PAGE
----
Sound United, the manufacturer of Denon and Marantz receivers, comes with an HDMI adapter kit to solve the HDMI problem with the transmission of 4k120 signals. This problem is particularly prevalent with Xbox Series X and S consoles and AMD and Nvidia video cards with HDMI 2.1.
Sound United reports on the Denon and Marantz website that it is offering the HDMI adapter SPK618 free of charge to users of receivers that support 4k120 and 8k signals. From May 15, users of these receivers can log in on one of the two pages. According to the manufacturer, this adapter will solve a ‘compatibility issue’ between Denon and Marantz receivers with HDMI 2.1 and certain game consoles. If users experience a black screen and hear no audio when they try to relay a 4k120 or 8k signal from their gaming device through their receiver to their screen, the adapter will help provide a decent gaming experience, Sound United writes. .
The German c’t Magazine noted last year that there are problems with the transmission of 4k120 signals to the connected television. Sound United acknowledged the problems and spoke of a mismatch between the HDMI chipsets of the different devices. Yamaha also confirmed that the problem occurs with its receivers. The problem is probably specific to Nuvoton Technology’s integrated HDMI chips. The chipsets of this manufacturer are built into quite a few receivers that support HDMI 2.1. This problem does not arise with the PlayStation 5, because the Nuvoton chips probably do not handle the compression technique display stream compression well; Sony does not apply that with the PS5, while Microsoft does with the image signal from the Series X and S.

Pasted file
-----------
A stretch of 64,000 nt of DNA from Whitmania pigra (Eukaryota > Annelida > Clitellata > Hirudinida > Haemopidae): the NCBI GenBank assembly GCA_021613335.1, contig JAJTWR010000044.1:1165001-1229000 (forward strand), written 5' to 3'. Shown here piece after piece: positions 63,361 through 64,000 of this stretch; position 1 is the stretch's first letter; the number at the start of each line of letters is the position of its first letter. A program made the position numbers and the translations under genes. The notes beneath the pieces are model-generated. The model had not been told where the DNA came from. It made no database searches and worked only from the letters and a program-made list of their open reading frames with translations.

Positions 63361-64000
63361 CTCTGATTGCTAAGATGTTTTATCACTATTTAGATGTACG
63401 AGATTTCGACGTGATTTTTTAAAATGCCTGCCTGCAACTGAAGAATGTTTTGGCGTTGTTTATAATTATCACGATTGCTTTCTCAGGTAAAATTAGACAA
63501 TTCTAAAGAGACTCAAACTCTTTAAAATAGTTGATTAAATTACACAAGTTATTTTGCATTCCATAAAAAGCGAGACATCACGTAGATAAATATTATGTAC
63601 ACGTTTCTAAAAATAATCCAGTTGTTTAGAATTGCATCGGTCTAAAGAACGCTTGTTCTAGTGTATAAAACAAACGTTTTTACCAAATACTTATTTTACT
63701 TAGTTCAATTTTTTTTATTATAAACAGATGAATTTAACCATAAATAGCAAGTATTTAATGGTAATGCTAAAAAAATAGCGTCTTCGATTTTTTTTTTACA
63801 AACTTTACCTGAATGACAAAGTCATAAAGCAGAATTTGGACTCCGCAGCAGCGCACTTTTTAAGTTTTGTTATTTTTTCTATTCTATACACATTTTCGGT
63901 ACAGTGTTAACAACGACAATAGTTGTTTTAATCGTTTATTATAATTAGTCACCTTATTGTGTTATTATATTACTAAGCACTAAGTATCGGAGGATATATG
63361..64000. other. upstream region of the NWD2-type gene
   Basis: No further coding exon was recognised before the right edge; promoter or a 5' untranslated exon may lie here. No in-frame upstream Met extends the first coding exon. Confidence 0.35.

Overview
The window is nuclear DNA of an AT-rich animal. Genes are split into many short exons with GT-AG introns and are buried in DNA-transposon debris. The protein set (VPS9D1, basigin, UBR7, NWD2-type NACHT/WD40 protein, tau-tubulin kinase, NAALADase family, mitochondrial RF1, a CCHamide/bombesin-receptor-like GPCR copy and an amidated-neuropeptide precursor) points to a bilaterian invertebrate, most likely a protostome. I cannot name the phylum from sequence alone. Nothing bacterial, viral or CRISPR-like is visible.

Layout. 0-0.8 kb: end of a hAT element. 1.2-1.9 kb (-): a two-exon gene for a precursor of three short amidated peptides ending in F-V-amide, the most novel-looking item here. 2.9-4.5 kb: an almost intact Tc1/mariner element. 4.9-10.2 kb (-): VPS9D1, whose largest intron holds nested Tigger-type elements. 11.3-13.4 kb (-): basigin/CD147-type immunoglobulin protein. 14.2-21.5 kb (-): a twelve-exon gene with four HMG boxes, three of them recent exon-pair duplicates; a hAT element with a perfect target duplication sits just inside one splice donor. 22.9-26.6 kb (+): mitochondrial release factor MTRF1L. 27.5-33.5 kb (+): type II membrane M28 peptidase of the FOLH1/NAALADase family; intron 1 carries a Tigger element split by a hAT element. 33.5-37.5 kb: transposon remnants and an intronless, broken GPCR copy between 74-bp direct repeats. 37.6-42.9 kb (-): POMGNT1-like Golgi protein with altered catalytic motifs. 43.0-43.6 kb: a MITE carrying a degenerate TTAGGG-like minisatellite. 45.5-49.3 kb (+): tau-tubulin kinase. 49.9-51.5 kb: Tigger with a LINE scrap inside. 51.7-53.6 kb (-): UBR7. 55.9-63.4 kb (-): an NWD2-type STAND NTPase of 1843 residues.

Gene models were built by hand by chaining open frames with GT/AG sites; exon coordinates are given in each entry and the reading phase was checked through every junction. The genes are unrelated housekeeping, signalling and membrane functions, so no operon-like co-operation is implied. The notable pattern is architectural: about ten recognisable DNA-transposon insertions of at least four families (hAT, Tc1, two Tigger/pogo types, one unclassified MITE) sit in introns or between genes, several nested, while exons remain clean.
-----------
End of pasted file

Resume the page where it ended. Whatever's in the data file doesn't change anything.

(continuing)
It is not clear how exactly Sound United’s HDMI adapter works. The adapter probably adjusts the HDMI signal, so that the issue with the malfunctioning Nuvoton chips is circumvented. It is clear that the adapter must be placed between, for example, the Xbox Series X and the receiver. This means that the console must be connected to the SPK618 via an HDMI cable, after which this adapter in turn must be connected to the receiver via an HDMI cable. The offer of this adapter could mean that Sound United will no longer come up with another solution.
Aside from this workaround, users with these issues have little choice for now but refrain from playing in 4k resolution at 120 frames per second, as the problem does not occur at 4k60. Another option is to connect the console directly to the television and send the sound from the television to the receiver via ARC. This ‘solution’ does, however, have some drawbacks, such as an additionally required HDMI connection on the television and the fact that no lossless audio can be transmitted via ARC.
The problem also occurs with other receivers that support HDMI 2.1, such as those from Yamaha. The manufacturer says in a brief statement, which FlatpanelsHD has recorded, that it is still investigating its current models and that it is considering how it will respond to the problem. This concerns the RX-A2A, V6A and V4A. The company says it will address the issue through future updates, but it needs more time for now. With that, it is still unknown whether Yamaha will also come with an HDMI adapter, or whether it will try to solve the problem in another way. The company also says it will be releasing new receivers for 4k120 and 8k in the near future where the problem probably shouldn’t arise. According to Yamaha, they can appear within a month.
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